Wokou (Chinese: 倭寇; pinyin: Wōkòu; Japanese: わこう Wakō, Wako, したがう; Yamatoada; Korean: 왜구 Waegu, "Oaegu"), which literally translates as "Japanese pirates" in English, were pirates of varying origins who raided the coastlines of China and Korea from the 13th century onwards. Originally, the Wokou were mainly soldiers, ronin, merchants and smugglers from Japan; however in later centuries most of the pirates actually originated in China.
The early phase of Wokou activity began in the 13th century and extended to the second half of the 14th century. Pirates from Japan focused their raids on the Korean peninsula and spread across the Yellow Sea to China. Ming China implemented a policy to forbid civil trade with Japan while maintaining governmental trade, known as Haijin. The Ming court believed that limiting non-government trade would in turn expel the Wokou. Instead, it forced many Chinese merchants to trade with Japan illegally to protect their own interests. This led to the second major phase of Wokou activity which occurred in the early to mid-16th century, where Japanese pirates colluded with their Chinese counterparts and expanded their forces. During this period the composition and leadership of the Wokou changed significantly to include greater numbers of Chinese. At their height in the 1550s, the Wōkòu operated throughout the seas of East Asia, even sailing up large river systems such as the Yangtze.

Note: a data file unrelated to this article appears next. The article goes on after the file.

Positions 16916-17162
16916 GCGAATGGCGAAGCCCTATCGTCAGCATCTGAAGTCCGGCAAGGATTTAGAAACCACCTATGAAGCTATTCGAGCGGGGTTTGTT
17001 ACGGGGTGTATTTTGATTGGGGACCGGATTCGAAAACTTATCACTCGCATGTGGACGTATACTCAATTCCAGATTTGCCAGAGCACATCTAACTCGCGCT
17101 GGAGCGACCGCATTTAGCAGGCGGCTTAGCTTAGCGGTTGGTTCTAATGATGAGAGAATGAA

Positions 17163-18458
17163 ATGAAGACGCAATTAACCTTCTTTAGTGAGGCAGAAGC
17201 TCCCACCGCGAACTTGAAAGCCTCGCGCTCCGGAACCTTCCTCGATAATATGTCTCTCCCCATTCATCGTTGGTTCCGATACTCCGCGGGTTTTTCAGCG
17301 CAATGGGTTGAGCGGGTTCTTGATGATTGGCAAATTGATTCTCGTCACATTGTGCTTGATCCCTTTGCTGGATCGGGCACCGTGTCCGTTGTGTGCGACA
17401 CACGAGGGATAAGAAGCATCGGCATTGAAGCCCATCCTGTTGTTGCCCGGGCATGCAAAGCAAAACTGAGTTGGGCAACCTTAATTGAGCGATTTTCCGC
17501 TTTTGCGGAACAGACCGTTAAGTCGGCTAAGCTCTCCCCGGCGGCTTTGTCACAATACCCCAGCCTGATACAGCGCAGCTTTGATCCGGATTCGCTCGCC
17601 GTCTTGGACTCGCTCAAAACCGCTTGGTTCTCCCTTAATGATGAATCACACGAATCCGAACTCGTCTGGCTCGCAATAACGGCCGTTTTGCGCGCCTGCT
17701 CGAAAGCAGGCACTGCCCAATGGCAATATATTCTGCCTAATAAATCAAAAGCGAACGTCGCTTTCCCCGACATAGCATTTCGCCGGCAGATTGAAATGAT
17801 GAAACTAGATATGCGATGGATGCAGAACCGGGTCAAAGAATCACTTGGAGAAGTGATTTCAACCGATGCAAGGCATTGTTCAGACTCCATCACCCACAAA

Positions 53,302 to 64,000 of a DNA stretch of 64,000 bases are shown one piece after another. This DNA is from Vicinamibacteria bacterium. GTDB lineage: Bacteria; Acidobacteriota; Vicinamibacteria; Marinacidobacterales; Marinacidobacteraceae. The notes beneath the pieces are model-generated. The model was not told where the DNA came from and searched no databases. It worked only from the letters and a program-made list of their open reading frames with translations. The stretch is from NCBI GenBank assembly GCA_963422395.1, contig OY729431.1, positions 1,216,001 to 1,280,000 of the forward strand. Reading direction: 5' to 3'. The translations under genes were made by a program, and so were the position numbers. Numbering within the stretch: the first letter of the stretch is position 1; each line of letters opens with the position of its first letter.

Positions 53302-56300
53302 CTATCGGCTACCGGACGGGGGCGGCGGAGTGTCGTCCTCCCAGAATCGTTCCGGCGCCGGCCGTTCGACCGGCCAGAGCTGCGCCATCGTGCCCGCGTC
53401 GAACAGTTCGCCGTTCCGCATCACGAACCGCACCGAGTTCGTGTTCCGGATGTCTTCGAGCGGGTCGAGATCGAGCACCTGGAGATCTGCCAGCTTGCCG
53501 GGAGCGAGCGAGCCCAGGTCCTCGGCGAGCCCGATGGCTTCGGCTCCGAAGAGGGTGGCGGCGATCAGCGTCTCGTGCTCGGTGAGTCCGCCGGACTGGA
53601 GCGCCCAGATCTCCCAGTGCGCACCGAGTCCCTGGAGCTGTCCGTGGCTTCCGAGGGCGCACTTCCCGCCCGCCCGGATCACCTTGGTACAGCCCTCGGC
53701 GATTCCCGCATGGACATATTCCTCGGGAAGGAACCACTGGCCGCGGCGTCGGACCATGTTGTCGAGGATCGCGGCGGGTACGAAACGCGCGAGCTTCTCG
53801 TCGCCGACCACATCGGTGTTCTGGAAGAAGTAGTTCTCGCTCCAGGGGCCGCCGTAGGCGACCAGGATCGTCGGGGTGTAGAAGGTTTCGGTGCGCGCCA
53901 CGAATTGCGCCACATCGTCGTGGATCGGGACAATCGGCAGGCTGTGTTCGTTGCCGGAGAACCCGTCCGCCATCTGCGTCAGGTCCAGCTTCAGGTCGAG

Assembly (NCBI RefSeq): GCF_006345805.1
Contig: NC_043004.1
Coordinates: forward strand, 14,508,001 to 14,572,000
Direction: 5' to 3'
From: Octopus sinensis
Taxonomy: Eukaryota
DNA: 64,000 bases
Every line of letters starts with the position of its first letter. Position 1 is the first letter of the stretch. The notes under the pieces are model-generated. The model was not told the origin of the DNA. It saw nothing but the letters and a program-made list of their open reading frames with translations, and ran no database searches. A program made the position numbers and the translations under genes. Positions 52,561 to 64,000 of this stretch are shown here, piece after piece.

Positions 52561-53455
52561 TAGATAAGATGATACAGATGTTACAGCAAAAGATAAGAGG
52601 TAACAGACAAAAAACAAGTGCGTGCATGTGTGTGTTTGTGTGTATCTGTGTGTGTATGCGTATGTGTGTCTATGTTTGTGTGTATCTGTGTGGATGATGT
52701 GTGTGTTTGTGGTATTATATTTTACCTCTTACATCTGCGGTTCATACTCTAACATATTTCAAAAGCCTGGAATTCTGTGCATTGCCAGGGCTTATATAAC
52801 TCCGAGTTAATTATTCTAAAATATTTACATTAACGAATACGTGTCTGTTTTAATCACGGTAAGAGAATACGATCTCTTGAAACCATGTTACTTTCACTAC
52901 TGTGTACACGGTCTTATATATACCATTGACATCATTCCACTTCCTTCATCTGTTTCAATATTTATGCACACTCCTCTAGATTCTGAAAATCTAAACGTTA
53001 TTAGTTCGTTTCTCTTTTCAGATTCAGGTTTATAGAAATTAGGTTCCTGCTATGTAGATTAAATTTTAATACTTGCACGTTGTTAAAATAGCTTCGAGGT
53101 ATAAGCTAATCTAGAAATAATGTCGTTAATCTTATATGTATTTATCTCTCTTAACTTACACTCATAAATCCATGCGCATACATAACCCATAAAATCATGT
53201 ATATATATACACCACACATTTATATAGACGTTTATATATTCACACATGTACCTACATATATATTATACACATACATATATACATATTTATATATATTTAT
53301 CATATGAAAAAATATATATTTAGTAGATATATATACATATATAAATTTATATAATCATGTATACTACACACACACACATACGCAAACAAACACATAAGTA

The term Wokou is a combination of "Wō" (倭) referring to Japanese, and "kòu" (寇), meaning "bandit". The earliest textual reference to the term "Wokou" as a Japanese invader comes from the Korean Gwanggaeto Stele erected in 414. In modern times, the term Wokou has been used in China and Korea as a derogatory term for Japanese invaders.
Read more about Wokou: Constituents, Former Wokou Raids, Later Wokou Raids, Decline of The Wokou, Controversy Regarding Wokou Imitators, Notable Individuals